Tag Archives: Ministry of Works and Public Utilities

Evire Banririe, PUB Water Reticulation Secnior Technician, checks the Water Air Release Valve

Water leak detection works underway

Evire Banririe, PUB Water Reticulation Secnior Technician, checks the Water Air Release Valve

Evire Banririe, PUB Water Reticulation Secnior Technician, checks the Water Air Release Valve

Leak detection works is being carried out on South Tarawa’s main water reticulation system using a sound detection device. The work is being carried out by the Public Utilities Board (PUB) and Posch and Partners Consulting Engineers (P&P) through the Kiribati Adaptation Program – Phase III (KAPIII) The leak detection works is being carried out by Mr Robert Skerjanz from P&P who is a leak detection expert with 28 years’ experience and PUB staff.

Posch & Partners Consulting Engineers (P&P) are based in Austria, Europe. The company is specialized on water, energy and environmental projects and provides consulting services, designs and construction supervision. The main focus is on water supply, wastewater and hydropower projects.

P&P will lead the implementation of leak detection and pipe network repair/minor upgrade activities on the PUB water supply network in Betio and South Tarawa; implement improved public water distribution systems in selected pilot South Tarawa communities and to build the PUB’s capacity in leak detection, repair, and planning/managing programs of leak investigation and leak reduction.

Mr Robert Skerjanz, the Leak Detection Expert with 28 years experience said, “Performing active leak detection on the transmission main, from the water treatment plant to the reservoir in Betio is essential in order to repair leaks before the road is newly surfaced by the KRRP.”

Although it is still premature to provide results, Mr Skerjanz said that after completing the works on the transmission main, activities will be extended to the reticulation system where he expects a lot more leakages.

Mr Skerjanz said that three water meters will be installed in chambers along the 30km transmission line, which will allow PUB in the future to monitor the water consumption section by section. An abnormal consumption with one section will indicate to PUB a leak in the section.

Mr Kautuna Kaitara, Program Manager for KAPIII said that reducing leakage is a key priority for the Government of Kiribati which will address the supply/needs of approximately 50% of national population residing in South Tarawa.

In 2000 a World Bank-funded study estimated that in the absence of adaptation the combined effect of sea level rise, changes in rainfall and higher temperatures could result in a decline of 19-38% in the thickness of the main groundwater lens in Tarawa and inundation of up to 54% of land in some villages in South Tarawa and up to 80% in some villages in North Tarawa by 2050.

Follow the discussion on our Facebook Page

The Tamana Pump. Photo by: Carlo Iocovino

Water supply in Kiribati: Local solution

The Tamana Pump. Photo by: Carlo Iocovino

The Tamana Pump. Photo by: Carlo Iocovino

Press release: SPREP

The atoll of Tamana, in Southern Kiribati, is the origin of a pump design that has helped thousands of communities in the Pacific Island nation.

Now known across Kiribati and internationally as the Tamana Pump, the design is a simple hand powered system that can greatly reduce water contamination by allowing pumping from closed wells.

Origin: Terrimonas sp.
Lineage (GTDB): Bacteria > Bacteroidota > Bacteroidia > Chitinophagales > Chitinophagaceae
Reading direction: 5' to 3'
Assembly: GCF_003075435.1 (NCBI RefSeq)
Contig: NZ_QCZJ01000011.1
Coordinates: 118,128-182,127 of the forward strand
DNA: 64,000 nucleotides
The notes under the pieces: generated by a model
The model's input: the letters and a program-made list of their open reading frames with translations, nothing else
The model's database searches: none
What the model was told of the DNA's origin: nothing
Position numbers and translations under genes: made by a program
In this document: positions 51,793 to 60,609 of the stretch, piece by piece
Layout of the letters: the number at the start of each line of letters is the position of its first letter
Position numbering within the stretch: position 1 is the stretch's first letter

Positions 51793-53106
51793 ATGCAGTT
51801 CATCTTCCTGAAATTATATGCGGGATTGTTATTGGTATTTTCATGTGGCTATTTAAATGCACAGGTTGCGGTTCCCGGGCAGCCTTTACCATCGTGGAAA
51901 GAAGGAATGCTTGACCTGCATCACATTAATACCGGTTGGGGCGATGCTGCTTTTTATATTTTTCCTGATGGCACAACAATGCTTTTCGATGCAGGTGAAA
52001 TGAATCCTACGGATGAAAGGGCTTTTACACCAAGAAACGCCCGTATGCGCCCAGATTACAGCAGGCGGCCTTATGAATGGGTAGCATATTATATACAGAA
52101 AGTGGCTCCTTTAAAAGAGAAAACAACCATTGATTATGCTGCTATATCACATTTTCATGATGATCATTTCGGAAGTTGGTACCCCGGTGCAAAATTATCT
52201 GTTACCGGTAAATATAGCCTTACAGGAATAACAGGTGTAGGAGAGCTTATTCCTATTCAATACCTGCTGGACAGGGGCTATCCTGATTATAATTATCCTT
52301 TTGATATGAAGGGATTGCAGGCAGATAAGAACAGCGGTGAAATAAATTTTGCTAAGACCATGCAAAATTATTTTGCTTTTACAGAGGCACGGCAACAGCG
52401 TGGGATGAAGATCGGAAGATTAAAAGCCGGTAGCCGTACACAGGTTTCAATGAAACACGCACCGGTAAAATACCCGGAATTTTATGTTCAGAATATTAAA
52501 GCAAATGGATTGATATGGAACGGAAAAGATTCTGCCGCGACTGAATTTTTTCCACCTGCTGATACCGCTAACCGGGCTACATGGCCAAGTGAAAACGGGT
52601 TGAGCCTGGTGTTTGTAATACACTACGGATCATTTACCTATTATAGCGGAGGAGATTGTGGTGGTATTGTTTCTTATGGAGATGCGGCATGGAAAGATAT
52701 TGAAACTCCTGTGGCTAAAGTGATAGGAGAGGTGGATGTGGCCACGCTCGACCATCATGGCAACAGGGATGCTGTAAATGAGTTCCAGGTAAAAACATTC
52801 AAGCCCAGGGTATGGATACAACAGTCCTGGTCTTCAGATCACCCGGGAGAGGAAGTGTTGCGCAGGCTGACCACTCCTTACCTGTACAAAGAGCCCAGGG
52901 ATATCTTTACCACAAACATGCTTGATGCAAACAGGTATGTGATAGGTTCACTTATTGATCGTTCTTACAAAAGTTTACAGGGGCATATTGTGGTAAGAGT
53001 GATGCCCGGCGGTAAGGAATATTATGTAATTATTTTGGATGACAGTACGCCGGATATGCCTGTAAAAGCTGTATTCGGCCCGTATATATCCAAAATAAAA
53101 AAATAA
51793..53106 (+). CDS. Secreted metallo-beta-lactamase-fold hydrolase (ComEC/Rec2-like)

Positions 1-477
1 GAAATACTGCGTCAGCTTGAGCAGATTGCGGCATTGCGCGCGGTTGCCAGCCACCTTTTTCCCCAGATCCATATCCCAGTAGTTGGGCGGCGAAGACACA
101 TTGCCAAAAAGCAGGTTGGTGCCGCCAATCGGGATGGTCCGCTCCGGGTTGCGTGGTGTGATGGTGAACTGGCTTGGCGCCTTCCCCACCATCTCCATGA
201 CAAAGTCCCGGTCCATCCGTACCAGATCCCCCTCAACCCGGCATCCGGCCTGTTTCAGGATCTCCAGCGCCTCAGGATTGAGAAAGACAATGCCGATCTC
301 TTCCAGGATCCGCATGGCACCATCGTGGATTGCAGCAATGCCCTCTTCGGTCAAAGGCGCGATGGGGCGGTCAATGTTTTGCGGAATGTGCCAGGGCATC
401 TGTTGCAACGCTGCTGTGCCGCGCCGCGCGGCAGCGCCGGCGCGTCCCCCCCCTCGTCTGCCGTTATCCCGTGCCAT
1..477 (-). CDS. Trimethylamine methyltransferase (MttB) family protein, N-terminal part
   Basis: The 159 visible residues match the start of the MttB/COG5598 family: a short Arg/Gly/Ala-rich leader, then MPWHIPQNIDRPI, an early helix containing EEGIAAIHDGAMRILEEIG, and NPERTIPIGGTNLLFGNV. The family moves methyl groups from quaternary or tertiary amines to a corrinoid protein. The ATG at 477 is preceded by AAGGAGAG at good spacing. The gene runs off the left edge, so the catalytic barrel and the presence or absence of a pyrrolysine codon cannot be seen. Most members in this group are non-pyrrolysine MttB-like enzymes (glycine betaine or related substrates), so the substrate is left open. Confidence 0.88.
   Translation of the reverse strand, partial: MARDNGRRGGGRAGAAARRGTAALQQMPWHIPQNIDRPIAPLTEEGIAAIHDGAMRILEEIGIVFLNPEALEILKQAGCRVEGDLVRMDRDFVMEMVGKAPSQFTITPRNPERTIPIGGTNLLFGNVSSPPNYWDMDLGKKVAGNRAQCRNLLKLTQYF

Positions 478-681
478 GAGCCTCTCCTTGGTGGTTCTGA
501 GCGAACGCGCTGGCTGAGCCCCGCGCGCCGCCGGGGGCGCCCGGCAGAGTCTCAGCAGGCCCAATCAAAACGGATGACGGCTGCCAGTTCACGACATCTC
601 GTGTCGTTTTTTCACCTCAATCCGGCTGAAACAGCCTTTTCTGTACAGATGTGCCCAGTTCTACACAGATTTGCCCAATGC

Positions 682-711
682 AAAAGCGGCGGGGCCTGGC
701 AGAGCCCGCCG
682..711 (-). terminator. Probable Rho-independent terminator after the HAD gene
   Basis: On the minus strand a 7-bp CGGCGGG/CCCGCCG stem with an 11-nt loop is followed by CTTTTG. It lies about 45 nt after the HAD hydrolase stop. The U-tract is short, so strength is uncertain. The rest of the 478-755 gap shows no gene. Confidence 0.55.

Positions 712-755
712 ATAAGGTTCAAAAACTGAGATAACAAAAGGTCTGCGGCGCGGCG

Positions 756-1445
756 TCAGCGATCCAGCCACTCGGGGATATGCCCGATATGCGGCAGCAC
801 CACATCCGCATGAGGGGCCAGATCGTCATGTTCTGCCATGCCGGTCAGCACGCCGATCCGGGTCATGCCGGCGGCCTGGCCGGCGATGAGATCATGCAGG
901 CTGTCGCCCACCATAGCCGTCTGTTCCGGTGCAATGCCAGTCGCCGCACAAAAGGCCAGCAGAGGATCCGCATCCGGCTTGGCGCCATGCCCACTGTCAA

“It is essential to have a pump rather than use a bucket or a tin container to bring water. This common system of using a container on a string contaminates the well water” said Hon. Waysang Kumkee, Minister for Public Works and Utility (pictured below).

Hon. Waysang Kumkee, Minister for the Ministry of Works and Public Utilities. Photo: Azarel Marina
Hon. Waysang Kumkee, Minister for the Ministry of Works and Public Utilities. Photo: Azarel Marina

 On the remote outer islands of Kiribati, maintenance and spare parts might be many months away when the next supply ship or qualified technician arrives. But the Tamana pump has no electronics or complicated mechanical parts, allowing it to be repaired more easily if a system breaks down. Furthermore, it is a system that is well known enough the many community members are capable of repairing them themselves.

“If we can have 1 water tank to service a small community with a manual pump and try to avoid having an electrical pump, because our problem is maintenance and servicing, no one can actually look after it if it breaks. A manual pump, or gravity feed system, is the best long term solution” said the Hon. Waysang Kumkee.

SPREP has undertaken assessments on Abaiang atoll which included water testing that confirmed superior water quality at sites with Tamana pump systems. There is great potential for improved water supply solutions on the atoll as 92% of households there reported using hand held buckets to obtain water from their wells. Sites will now be indentified  where the new Tamama pumps can be installed.

The Government of Kiribati is leading a ‘whole-of-island’ integrated approach to climate change adaptation and disaster risk management. Abaiang atoll is the first site for this approach.Within the integrated approach, SPREP and the Kiribati Ministry of Public Works and Utilities, with project funding from USAID, are aiming to improve water resources capacity in Abaiang. The project will enable communities on the atoll to manage their water supply and better understand the vulnerabilities they are facing from climate change and non-climate related risks.

Also read: Kiribati celebrates World Water Day
Follow the discussion  on our Facebook page